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‘Frosted liver’ appearance in serohepatic variant of hepatic tuberculosis
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  1. Amrin Israrahmed,
  2. Surabhi Agarwal,
  3. Somesh Singh and
  4. Hira Lal
  1. Radiodiagnosis, Sanjay Gandhi Post Graduate Institute of Medical Sciences, Lucknow, Uttar Pradesh, India
  1. Correspondence to Hira Lal; hiralal2007{at}yahoo.co.in

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Description

Tuberculosis can present with myriad manifestations and is a leading cause of morbidity and mortality in the tropical countries. Hepatic tuberculosis is seen in adults and is not so common in children, usually presenting in the fourth to sixth decade of life.1 The disease shows non-specific symptoms and is usually incidentally detected. Hepatic tuberculosis can occur in isolation or it can be associated with other findings of systemic tuberculosis like necrotic mesenteric lymph nodes, gastrointestinal tuberculosis or pulmonary tuberculosis. The imaging manifestations of the hepatic tuberculosis can be classified into three main types—parenchymal or military pattern, tuberculous cholangitis and serohepatic variants.2 The miliary/parenchymal pattern is more commonly seen, whereas the serohepatic variant is rare. Serohepatic pattern of liver involvement presents as multiple focal areas of thickened liver subcapsule leading to the ‘sugar coating’ or ‘frosted liver’ appearance (figure 1).3 Histopathologically, the connective tissue overlying the liver serosa and Glisson’s capsule are responsible for this appearance.2

Figure 1

Contrast enhanced CT of the abdomen in portovenous phase, axial image (A) shows ‘frosted liver appearance’ with multiple nodular hypodense subcapsular liver lesions (arrow in A); (B) schematic representation of frosted leaf resembling the ‘frosted liver’ (arrow in B).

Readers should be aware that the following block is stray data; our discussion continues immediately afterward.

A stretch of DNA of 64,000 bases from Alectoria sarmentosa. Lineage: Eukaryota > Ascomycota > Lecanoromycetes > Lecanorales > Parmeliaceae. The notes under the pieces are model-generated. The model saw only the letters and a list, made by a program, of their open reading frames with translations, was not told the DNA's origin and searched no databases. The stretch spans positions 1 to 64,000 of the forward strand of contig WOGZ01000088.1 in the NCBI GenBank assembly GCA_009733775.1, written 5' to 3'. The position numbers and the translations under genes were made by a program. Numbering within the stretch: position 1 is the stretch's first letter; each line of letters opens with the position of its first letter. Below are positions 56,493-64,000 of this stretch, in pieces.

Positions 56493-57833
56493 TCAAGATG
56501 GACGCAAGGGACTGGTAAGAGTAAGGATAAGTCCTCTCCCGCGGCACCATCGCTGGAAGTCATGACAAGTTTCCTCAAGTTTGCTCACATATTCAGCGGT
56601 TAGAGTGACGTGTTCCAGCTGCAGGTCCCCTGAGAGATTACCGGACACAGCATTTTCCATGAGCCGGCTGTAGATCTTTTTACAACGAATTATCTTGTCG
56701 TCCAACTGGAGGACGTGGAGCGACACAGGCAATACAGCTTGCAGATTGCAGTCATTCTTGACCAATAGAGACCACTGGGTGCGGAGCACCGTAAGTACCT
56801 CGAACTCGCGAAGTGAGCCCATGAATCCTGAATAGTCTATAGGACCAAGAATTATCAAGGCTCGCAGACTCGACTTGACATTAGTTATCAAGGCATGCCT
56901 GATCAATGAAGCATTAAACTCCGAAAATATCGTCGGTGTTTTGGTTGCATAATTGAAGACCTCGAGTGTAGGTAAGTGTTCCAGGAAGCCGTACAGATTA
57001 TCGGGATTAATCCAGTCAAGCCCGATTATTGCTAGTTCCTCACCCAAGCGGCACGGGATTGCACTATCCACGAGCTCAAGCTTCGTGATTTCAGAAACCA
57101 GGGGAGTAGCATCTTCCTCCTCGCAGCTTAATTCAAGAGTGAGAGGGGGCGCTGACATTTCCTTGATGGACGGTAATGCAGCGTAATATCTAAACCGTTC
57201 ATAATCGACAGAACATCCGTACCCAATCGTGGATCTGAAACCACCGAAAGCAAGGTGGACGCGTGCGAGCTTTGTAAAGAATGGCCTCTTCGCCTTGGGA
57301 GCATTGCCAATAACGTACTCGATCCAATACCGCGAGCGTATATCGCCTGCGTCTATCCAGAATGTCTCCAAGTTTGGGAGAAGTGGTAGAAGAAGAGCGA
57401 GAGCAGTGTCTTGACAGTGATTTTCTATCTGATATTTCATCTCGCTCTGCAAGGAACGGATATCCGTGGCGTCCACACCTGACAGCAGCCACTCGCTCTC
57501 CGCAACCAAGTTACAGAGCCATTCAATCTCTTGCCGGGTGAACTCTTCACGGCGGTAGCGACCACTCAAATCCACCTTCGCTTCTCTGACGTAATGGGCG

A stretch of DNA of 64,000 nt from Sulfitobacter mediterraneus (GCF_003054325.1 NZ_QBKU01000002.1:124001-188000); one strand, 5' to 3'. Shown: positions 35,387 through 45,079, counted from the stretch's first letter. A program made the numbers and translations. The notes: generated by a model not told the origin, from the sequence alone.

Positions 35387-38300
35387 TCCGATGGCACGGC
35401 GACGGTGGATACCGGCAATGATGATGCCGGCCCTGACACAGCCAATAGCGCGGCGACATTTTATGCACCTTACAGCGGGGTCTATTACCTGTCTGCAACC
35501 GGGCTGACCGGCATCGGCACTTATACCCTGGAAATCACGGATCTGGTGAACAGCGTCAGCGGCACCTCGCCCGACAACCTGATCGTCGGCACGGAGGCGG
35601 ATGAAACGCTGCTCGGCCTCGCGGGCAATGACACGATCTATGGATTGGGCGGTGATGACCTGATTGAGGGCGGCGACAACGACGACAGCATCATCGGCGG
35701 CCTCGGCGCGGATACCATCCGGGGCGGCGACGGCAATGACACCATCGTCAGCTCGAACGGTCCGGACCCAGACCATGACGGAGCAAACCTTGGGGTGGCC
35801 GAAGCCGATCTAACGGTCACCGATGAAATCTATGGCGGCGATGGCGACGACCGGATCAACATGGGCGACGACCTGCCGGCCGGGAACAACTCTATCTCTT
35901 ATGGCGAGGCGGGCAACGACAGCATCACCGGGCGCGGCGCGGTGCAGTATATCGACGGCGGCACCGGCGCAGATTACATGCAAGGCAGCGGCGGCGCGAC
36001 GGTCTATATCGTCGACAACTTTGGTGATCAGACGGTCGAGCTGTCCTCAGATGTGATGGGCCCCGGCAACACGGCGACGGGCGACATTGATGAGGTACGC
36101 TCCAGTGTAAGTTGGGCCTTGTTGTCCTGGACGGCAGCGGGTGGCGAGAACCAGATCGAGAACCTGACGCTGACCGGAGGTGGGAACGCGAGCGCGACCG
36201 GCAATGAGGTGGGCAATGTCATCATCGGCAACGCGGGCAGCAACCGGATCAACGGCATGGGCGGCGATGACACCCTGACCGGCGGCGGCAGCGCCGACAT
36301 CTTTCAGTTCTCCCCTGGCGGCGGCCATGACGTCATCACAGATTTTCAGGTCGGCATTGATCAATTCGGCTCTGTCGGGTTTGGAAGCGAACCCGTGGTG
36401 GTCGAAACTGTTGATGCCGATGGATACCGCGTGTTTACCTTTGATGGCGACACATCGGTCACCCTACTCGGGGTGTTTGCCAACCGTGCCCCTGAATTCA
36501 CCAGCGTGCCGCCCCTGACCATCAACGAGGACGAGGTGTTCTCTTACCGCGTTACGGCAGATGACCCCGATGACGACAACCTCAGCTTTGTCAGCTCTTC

A 53-year-old gentle man presented with complains of vague abdominal pain since the last 5 months. Abdominal examination revealed mild tenderness in the right hypochondrium. Routine laboratory investigations revealed elevated alkaline phosphatase 308 u/L, conjugated bilirubin 1.13 mg/dL and erythrocyte sedimentation rate 45 mm/hour. Ultrasound abdomen revealed multiple nodular hypoechoic lesions in the subcapsular region of the liver (figure 2A,B). Contrast enhanced CT abdomen and pelvis was done for further evaluation. The CT scan was performed on a 64-slice multidetector CT scanner (Philips Ingenuity, Philips Healthcare, Cleveland, Ohio, USA) with 100 mL of 350 mg/mL of intravenous non-ionic contrast medium (Iohexol: Omnipaque, GE Healthcare, Marlborough, USA) with automated exposure control. CT protocol included an unenhanced phase and a portovenous phase at 55–60 second postcontrast injection. CT showed multiple hypodense (on unenhanced phase) and hypoenhancing (on portovenous phase) nodular lesions in the subcapsular region of the liver with overlying thickened capsule giving the ‘frosted liver’ appearance (figure 2C,D). Multiple mesenteric and iliac lymph nodes with central necrosis along with omental thickening and fat stranding were seen (figure 2E). Subsequently, the patient underwent lymph node biopsy. Histopathology showed, multiple Langhans giant cells, epithelioid cells along with lymphoplasmacytic infiltrates (figure 2F). Mycobacterium tuberculosis complex was detected by GeneXpert Assay. The patient has received 3 months of antitubercular treatment. He shows improvement in symptoms with normalisation of serological parameters like alkaline phosphatase 105 u/L and conjugated bilirubin 0.3 mg/dL.